"I don't put importance in the number of starts as some people do, maybe because of the way we train," Clement said. "He was a very immature horse to start the year but as the year went on, he improved probably more mentally than physically. With his pedigree and the way he's built, I would expect him to keep improving through the year."
Clement said the Grade 1, $1.25 million Travers Stakes at Saratoga Race Course on August 23 would be among the races he would target for Tonalist, a bay son of Tapit.
"The Travers is very much under consideration, I'm sure," he said. "I will have to speak to [owner Robert] Evans about it. Of course, you like to think about it. I do believe there is more to come. I really do. I think physically and mentally there is more to come. My whole deal is keep it simple; just keep him sound and keep him fit and he will take care of the rest because he is a nice horse."
Trainer Art Sherman discussed his preliminary plans for the remainder of California Chrome's 3-year-old season and reflected upon the past five weeks this morning, after his colt came up short in his quest to win the Triple Crown when he dead-heated for fourth in the Belmont Stakes on Saturday.
California Chrome, owned by Steven Coburn and Perry Martin, was attempting to become the first horse since 1978 and 12th overall to sweep the Kentucky Derby, Preakness, and Belmont Stakes but finished 1 ¾ lengths behind the winner, Tonalist. California Chrome suffered a cut to his right-front hoof at the start of the race when he was struck by Matterhorn, the eighth-place finisher who broke inwardly.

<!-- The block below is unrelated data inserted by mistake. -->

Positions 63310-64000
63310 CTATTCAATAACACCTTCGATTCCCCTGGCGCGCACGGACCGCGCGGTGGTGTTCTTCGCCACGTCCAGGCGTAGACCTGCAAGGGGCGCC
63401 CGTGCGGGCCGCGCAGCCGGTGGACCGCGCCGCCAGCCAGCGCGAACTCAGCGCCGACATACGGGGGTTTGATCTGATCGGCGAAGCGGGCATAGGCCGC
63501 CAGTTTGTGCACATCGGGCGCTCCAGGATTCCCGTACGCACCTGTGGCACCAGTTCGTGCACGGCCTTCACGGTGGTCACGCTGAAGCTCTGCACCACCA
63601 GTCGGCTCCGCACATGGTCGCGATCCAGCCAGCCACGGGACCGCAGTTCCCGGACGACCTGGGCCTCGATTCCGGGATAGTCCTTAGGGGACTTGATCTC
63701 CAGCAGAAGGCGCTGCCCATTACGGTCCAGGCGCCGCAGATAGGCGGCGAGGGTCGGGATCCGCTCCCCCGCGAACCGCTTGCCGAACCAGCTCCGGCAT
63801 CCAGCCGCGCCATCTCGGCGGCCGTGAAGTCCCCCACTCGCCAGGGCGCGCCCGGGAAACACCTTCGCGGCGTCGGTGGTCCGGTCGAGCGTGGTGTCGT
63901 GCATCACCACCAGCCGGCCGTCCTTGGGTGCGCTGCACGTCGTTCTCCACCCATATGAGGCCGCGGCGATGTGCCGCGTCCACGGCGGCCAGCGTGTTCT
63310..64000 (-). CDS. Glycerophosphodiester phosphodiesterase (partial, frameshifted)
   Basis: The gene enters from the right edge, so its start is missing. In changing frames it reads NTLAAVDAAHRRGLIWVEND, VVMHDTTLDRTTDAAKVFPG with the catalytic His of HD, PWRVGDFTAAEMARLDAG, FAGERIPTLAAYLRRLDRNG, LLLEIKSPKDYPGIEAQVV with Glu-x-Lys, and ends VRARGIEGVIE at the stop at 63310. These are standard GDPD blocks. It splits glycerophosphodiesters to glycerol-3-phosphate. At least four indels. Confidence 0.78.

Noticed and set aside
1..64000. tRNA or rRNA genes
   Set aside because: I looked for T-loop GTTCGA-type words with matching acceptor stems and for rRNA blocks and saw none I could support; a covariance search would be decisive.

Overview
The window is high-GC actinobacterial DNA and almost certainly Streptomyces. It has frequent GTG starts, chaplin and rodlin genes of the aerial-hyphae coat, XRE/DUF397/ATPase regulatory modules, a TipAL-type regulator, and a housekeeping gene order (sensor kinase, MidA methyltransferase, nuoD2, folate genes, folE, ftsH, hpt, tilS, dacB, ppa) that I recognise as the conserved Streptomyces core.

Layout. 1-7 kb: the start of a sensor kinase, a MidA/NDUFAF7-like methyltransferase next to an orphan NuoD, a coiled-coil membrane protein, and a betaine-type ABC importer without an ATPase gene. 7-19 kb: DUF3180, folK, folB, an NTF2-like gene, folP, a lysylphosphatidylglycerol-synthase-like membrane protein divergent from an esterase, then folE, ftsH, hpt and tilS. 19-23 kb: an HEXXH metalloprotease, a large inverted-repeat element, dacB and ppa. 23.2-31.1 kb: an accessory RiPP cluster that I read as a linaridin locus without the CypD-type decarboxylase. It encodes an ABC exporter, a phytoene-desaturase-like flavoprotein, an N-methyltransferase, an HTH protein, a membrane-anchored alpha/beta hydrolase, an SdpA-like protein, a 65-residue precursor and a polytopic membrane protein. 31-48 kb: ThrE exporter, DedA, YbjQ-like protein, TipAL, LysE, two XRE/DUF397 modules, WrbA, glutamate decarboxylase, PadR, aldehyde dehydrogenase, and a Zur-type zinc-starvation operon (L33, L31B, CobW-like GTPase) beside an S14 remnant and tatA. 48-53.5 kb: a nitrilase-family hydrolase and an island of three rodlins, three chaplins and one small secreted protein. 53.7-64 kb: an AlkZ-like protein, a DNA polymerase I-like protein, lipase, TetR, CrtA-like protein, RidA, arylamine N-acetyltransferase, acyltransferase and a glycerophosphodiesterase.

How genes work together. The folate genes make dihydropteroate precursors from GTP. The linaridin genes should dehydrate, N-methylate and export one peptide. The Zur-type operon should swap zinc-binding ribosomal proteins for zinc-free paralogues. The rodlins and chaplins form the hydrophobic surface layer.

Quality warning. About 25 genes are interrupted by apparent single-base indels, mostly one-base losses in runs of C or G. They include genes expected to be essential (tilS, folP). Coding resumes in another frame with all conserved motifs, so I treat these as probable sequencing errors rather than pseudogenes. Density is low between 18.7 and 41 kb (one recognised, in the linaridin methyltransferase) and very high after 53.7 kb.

Kept inside early by jockey Victor Espinoza, California Chrome was third on the first turn before dropping back to fourth while racing in a pocket. Medal Count slipped inside California Chrome on the backstretch, briefly relegating the 4-5 favorite to fifth.
With a half-mile to travel, California Chrome began to inch up while racing two wide and offered a four-wide bid coming into the stretch. The Derby and Preakness winner, however, lacked his usual kick and never made the lead, instead having to settle for a share of fourth place as Tonalist nipped Commissioner on the wire to prevail by a head.
Sherman, 77, said California Chrome will need time to recover the Triple Crown experience and from the injury but will be ready to compete during the final half of the 2014 racing season.
"[Matterhorn and California Chrome] bumped together and [Matterhorn] reached over on [California Chrome's] right front and just hit his hoof and took a big chunk out of it," said Sherman. "We can heal that up. It will take about two to three weeks, then we'll stop on him for six or seven weeks and then give him some pasture time. So Chrome is going to have a needed rest. It's been a tough campaign for him."
While disappointed in California Chrome's defeat, Sherman said he accepts the bad luck as part of the game.